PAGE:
The opening message of the ‘Independence Weekend’ was clear: This was a non-partisan (a deliberate and important distinction from bi-partisan) event, and the term ‘separatist’ was as unwelcome as the blind stereotyping of ‘the Unionists’ as ‘all the same’. Of course, I’m not Prof. Neil Walker, nor do my abilities begin to approach those of the great Ian Jack, and so to recount the various talks and debates in detail would in all likelihood only devalue them. I will nonetheless try to sum up four of the most prominent ideas that I saw emerging over our three days spent in Ullapool. This is obviously my own experience, shaped by my own interests and priorities, so might be an entirely inaccurate aggregation of a weekend’s complex discussion, but hey, it’s just a blog:
1. ‘Independence for what?’
I have already managed to gloat about this one on twitter, as I wrote a piece last week in an effort to work out a clearer image of my own positions and opinions in advance of the event which ended up discussing this very issue. There was a clear consensus this weekend that the present state of public debate in Scotland falls far short of the searching examination of our values, institutions and ambitions that is necessary if the referendum is to grow from a playground spat into a real, radical national discourse.
Important, too, were discussions about notions of interdependence and the Trident question, which outlined the complexities of the constitutional arrangement that will emerge over the next decade and the need to examine this as a part of any discussion of Scotland’s future.
2. Independence is not a shortcut to social justice
The notion of ‘Red Clydeside’ as an influential part of Scotland’s collective identity was challenged, while representatives of Unison and Engender came together to show that the inequities of modern Scotland have roots far deeper than the constitutional arrangement. Much can already be done by the Scottish Government to tackle these, and there was certainly some feeling that the constitutional debate has tended to overshadow and suppress the frank discussions that are needed to tackle rampant social injustice in Scotland.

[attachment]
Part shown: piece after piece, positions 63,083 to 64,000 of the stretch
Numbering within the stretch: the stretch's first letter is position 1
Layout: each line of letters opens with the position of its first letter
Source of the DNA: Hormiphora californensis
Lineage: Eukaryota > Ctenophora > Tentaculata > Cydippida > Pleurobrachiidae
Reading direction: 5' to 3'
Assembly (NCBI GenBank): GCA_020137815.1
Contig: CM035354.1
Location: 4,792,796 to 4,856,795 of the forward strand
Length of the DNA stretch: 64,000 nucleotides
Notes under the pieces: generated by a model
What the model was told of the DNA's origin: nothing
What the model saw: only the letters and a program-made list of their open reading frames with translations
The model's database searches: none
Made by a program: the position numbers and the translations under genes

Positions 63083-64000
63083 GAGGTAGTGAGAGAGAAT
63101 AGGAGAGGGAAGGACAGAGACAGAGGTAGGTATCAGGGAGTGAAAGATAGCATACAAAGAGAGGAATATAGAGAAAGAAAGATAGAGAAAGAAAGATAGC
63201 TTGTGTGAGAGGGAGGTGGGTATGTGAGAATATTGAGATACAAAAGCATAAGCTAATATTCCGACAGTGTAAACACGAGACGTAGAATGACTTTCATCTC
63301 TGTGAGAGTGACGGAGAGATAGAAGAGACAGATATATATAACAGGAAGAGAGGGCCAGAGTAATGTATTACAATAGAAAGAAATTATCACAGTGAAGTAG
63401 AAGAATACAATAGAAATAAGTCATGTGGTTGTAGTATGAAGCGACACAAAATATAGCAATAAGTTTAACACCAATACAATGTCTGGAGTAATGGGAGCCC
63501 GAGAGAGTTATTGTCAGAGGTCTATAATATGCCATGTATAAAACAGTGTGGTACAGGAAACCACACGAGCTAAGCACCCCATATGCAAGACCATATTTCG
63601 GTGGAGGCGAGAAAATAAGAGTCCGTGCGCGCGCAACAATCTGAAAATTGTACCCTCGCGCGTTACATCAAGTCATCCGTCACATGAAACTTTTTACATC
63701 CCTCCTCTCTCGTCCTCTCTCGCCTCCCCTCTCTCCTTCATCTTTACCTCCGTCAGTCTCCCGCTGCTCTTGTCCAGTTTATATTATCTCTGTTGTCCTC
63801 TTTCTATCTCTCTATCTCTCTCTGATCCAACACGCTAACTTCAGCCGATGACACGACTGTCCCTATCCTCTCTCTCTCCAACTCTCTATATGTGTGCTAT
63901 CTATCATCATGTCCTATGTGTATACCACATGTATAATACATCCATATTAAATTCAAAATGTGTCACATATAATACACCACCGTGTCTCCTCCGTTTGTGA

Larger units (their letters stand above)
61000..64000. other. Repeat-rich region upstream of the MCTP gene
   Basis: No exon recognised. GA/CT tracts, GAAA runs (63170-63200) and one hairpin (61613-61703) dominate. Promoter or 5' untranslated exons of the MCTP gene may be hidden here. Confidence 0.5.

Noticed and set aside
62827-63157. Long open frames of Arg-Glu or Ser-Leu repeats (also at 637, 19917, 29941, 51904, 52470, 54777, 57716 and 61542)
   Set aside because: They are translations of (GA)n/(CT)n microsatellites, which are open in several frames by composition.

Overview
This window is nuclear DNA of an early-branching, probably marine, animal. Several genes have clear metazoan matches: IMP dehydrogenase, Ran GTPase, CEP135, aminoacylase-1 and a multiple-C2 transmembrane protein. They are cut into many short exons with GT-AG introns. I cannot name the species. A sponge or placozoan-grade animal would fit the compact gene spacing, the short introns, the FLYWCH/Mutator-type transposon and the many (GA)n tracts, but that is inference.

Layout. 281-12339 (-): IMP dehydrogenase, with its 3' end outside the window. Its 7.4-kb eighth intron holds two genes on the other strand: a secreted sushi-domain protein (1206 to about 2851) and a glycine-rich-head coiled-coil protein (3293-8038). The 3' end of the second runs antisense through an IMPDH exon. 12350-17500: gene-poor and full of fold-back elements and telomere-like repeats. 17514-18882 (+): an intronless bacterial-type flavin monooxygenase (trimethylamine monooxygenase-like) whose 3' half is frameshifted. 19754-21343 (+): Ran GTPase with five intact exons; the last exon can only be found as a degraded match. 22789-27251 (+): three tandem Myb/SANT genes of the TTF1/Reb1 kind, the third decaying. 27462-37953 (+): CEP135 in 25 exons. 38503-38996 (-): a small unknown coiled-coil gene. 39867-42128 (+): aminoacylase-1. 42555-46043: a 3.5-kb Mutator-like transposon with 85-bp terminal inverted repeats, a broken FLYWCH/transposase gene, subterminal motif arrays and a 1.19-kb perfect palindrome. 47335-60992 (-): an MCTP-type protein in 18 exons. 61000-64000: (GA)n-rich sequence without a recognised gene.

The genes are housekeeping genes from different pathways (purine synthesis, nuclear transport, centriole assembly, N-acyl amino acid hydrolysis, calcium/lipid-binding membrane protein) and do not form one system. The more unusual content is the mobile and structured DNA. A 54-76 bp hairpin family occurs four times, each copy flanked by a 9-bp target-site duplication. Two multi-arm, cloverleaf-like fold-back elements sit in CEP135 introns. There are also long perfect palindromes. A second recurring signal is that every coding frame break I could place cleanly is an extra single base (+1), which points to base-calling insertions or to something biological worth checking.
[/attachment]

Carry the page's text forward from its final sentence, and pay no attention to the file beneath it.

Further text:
Anthony Baxter’s moving and brilliantly infuriating documentary You’ve Been Trumped was a penetrating portrayal of the damage caused by the undue influence given to money and power by our own political class, and it is obvious that this is not an issue that will be tackled by a simple shift of political power from Westminster to Holyrood.
3. Constructive criticism is not ‘negativity’
There was bound to be a point where the token Cybernat popped up, in this case to criticise one discussion for portraying the First Minister in what they deemed a ‘negative’ light. The speaker’s tentative apology was shouted down by the audience, some of whom later expressed frustration at the tendency of many Nationalists to take any criticism of their party, policies or leader as an exhibition of clatteringly insensitive negativity. It rarely is.
That incident spoke measures about Scotland’s bizarre new obsession with the ‘positive/negative’ divide. A clear consequence of the SNP’s aggressively ‘positive’ campaign of 2011, and – to ensure that the Nationalists don’t shoulder the entirety of the blame – the needlessly oppositional politicking of their parliamentary adversaries, this new Manichaeism has seeped into all areas of political debate in Britain as well as Scotland, and is having a profoundly oppressive effect on what should be an open, honest and clear discussion.